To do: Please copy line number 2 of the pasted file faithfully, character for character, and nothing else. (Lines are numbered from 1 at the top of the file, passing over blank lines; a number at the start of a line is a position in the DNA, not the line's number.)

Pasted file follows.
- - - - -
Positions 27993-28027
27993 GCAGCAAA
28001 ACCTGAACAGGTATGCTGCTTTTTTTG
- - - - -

27993 GCAGCAAA